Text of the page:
Unsung Heroes: Mordecai (Esther)
Big Idea: God always accomplishes his purposes, even in complicated times and with imperfect people.
It’s an odd and exciting book of the Bible for a number of reasons:
- It involves a drunkenness, sex, and murder
- It never mentions God directly
- It includes some very imperfect characters
- And there are all kinds of ironic reversals and plot twists
It is the book of Esther.
What I want to do is to give you a brief overview of the story, and then I want to look at an unsung hero in the story: Mordecai, uncle of the main character, and someone who has a lot to teach us.
You see, we live in dangerous times. It’s not really culturally acceptable to follow God, and it’s certainly not comfortable to make decisions that go against the flow. What can we learn from this man who lived in a very dangerous time in a culture that was anything but safe for one of God’s people? We’re going to learn some helpful lessons from the story of Esther and her uncle, a man named Mordecai.
A Story Set in Perilous Times
So here’s the story.
The nation that God chose is living in exile in Susa, the capital of the Persian Empire. They’re 1,500 kilometers from home. The first wave of exiles has already returned back home to Jerusalem, but they’re stuck in a foreign city, and they’re in a lot of danger.
Xerxes, the king of Persia, holds a feast. We’re talking about a 187-day feast. Things get so out of hand that, on the last day, he decides to parade his wife before the drunken guests. She refuses, and like a typical despot he divorces her to make an example out of her. He then decides to hold a beauty contest to find himself a new wife.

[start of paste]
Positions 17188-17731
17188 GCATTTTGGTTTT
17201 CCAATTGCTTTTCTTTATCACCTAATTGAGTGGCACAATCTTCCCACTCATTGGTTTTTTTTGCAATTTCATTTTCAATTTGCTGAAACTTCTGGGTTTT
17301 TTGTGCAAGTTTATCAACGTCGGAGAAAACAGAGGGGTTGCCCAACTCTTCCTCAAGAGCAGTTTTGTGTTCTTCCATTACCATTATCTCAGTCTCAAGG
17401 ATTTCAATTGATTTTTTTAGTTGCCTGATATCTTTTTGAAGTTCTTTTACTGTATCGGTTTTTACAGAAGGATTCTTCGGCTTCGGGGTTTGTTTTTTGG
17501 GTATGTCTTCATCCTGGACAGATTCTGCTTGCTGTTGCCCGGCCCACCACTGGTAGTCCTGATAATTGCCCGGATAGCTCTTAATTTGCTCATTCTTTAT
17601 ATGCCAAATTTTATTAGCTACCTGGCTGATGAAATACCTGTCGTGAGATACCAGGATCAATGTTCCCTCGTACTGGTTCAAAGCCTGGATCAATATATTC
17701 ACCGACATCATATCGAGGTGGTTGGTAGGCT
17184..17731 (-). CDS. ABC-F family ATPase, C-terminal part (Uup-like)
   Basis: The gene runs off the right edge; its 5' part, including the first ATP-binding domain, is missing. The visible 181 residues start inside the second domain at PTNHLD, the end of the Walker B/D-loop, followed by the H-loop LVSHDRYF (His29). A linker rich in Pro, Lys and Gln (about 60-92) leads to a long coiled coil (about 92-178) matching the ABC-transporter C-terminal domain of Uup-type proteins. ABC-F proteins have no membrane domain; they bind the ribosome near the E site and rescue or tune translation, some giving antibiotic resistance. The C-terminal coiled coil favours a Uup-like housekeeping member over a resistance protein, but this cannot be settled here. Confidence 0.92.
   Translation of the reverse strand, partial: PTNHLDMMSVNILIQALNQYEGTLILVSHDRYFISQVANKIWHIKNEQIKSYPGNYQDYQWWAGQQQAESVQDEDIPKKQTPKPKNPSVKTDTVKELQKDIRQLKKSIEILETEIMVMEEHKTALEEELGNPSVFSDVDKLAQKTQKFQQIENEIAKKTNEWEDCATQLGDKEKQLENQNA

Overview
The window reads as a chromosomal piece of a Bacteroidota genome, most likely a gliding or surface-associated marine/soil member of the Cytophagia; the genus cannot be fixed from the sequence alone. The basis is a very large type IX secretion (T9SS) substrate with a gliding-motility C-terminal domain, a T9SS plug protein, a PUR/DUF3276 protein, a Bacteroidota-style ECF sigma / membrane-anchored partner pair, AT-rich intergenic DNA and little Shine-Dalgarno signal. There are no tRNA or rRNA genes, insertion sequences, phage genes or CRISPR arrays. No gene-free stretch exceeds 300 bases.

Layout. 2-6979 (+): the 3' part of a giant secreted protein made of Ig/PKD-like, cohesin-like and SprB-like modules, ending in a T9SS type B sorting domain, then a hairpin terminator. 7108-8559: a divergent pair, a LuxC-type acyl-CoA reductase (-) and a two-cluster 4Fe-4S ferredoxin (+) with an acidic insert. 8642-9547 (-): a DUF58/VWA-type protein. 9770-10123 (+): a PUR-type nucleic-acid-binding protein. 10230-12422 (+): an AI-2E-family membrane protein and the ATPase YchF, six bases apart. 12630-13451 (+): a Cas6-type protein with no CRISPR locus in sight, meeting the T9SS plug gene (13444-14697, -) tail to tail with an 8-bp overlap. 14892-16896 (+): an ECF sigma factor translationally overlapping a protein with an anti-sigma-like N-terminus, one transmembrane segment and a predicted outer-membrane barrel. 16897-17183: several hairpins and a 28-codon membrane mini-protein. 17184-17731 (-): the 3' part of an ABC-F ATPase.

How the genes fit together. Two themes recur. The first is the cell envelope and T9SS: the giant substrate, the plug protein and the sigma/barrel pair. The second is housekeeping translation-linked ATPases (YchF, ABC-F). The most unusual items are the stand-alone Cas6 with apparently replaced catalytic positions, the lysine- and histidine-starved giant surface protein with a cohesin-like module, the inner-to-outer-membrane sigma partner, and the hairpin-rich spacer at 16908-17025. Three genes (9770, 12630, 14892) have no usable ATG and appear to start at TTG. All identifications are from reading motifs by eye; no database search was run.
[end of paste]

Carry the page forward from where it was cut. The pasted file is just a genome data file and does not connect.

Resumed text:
And that’s where Esther comes in. Esther is one of the Jewish exiles. She’s one of God’s people trying to faithfully live under incredible pressure. And she not only enters the pageant, but she wins it. Here’s where things get a bit murky. First, she hides her identity as a Jew. Second, she — like all the other contestants — has to become part of the king’s harem and spend a night with the king. It gets pretty complicated.
But the story’s just beginning. Mordecai, Esther’s uncle, saves the king’s life and is elevated. Haman, a Persian official, notices that Mordecai won’t pay him homage, and decides to kill all the Jewish people. At Mordecai’s urging, Ester approaches the king, reveals that she’s Jewish, and asks the king for permission for the Jewish people to defend themselves. Haman is executed on the very gallows that he’d set up to kill his enemies.
It’s quite a story. If you’ve never read it before, I encourage you to do so. It’s a masterpiece of suspense and drama. As I’ve already said, it’s full of a lot of drinking, as well as anger, sex, and murder. And in the middle of it all are two significant characters: Esther and her uncle Mordecai.
What can we learn from Mordecai?
Lessons from Mordecai
We live in complicated times.
Witness what they went through. From beginning to end Mordecai and Esther were in danger. The faced huge questions:
- How do you live faithfully in a hostile culture?
- How do you navigate murky ethical boundaries in the middle of enormous pressure?
- When culture threatens God’s people, how should we respond?